There has been some legislative progress for surviving family members. At least three states -- Idaho, Nebraska and Indiana -- have enacted laws that allow next of kin to gain access to digital accounts, Carroll says. Other states, including New York, North Carolina and Oregon, are also considering making changes.
Laws are more relaxed with e-mail and other content that users create. Gmail details a process for heirs to obtain access to accounts. Yahoo states that its account is not transferable. But its stance was successfully challenged in a lawsuit several years ago when a judge granted the father of a soldier who had died in Iraq access to his son's Yahoo e-mail account. "You have to jump through some hoops," Carroll says.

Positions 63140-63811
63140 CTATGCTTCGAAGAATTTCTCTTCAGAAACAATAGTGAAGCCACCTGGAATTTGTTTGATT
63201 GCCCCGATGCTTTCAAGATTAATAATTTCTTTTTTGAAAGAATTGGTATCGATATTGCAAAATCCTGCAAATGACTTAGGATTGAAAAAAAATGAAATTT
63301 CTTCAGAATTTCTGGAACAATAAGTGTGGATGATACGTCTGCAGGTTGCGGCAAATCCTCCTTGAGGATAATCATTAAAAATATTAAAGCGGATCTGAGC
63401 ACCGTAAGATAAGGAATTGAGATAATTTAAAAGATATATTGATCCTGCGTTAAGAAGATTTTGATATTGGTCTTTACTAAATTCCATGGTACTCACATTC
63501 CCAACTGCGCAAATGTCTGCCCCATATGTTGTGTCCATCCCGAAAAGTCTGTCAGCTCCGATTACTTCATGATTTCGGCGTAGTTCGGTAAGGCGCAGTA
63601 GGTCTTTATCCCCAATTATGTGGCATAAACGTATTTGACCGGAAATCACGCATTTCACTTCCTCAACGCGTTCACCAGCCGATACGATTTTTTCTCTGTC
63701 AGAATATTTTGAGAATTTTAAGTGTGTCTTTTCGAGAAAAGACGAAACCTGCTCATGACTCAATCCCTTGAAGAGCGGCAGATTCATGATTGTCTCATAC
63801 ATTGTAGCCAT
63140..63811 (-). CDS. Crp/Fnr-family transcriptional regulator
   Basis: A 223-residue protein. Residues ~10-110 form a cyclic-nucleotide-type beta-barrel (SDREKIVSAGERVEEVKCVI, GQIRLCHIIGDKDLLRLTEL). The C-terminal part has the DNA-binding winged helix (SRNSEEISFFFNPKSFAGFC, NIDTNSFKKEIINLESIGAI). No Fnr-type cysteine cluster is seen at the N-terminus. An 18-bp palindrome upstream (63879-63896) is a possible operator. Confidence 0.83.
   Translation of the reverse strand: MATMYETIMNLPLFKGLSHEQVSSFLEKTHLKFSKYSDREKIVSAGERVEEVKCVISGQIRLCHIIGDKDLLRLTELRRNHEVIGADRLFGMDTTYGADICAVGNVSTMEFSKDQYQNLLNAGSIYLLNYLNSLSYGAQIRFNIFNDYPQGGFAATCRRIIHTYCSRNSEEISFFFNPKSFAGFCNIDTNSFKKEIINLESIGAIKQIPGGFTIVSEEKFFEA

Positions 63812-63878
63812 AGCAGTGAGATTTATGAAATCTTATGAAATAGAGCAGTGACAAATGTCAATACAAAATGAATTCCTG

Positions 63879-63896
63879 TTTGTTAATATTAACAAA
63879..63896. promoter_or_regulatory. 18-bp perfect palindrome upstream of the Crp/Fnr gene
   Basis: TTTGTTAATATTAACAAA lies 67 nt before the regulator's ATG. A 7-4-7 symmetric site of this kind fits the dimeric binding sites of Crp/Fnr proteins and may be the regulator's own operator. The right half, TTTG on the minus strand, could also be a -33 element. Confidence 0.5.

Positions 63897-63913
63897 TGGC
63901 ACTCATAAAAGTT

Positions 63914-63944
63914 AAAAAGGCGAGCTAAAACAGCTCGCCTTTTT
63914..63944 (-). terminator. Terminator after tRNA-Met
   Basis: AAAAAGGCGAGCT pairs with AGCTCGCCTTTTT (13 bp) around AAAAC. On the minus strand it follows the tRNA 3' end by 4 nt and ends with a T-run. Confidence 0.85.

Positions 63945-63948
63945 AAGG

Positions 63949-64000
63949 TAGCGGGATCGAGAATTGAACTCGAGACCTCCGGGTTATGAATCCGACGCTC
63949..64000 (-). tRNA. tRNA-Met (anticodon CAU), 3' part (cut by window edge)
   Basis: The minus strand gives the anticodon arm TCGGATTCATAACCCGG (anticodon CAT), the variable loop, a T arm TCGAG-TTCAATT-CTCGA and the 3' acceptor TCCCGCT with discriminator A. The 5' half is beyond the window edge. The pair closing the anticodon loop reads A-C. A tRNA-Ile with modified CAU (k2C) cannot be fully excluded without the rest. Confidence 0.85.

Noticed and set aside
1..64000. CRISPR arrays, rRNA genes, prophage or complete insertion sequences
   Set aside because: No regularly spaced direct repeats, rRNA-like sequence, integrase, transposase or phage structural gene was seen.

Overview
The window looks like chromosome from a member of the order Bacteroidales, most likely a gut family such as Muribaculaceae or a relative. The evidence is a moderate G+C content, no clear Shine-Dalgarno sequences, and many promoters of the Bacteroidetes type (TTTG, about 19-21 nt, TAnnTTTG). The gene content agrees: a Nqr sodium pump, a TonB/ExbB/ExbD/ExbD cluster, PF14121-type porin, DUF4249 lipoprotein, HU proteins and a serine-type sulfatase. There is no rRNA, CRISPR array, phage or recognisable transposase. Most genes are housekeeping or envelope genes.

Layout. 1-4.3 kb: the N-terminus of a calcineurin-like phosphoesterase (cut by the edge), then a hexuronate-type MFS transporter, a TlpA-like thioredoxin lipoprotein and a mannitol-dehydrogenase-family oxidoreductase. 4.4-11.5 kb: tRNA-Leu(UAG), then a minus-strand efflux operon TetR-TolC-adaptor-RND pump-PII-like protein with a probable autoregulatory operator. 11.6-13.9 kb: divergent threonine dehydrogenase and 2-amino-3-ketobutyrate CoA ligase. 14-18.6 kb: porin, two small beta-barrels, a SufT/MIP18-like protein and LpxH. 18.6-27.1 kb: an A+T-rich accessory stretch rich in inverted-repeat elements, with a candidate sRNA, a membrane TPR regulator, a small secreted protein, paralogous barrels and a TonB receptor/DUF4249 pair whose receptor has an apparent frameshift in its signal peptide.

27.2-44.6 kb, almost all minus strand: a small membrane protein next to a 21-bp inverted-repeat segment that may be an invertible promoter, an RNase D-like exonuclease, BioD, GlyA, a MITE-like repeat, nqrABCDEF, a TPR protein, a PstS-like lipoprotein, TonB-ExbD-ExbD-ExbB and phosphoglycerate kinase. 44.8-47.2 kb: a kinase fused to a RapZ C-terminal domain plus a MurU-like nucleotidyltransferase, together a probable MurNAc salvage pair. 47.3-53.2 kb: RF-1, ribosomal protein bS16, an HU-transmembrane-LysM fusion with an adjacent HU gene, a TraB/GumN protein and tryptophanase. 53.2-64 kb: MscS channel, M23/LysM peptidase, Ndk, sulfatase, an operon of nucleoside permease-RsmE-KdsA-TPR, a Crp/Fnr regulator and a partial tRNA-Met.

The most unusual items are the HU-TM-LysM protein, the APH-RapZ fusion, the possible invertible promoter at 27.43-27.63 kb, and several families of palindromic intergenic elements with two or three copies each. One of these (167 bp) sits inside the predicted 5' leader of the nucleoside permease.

To prevent estate issues, digital media owners should plan ahead, Carroll advises. Users can specify information -- passwords and accounts to be passed on -- in their will. "If we choose to do nothing, we're leaving things to chance," he says.
Some data-inheritance services have also emerged in recent years, promising a secure place to store documents and passwords that will be passed on to a stated beneficiary upon the account holder's death.
Switzerland-based DSwiss, which offers free and paid "password locker" accounts, says its SecureSafe service is increasingly offered by Swiss banks to their account holders. With users' information stored securely in the servers in the Swiss Alps, "not even we can get access to this data," says Andreas Jacob, DSwiss' head of marketing.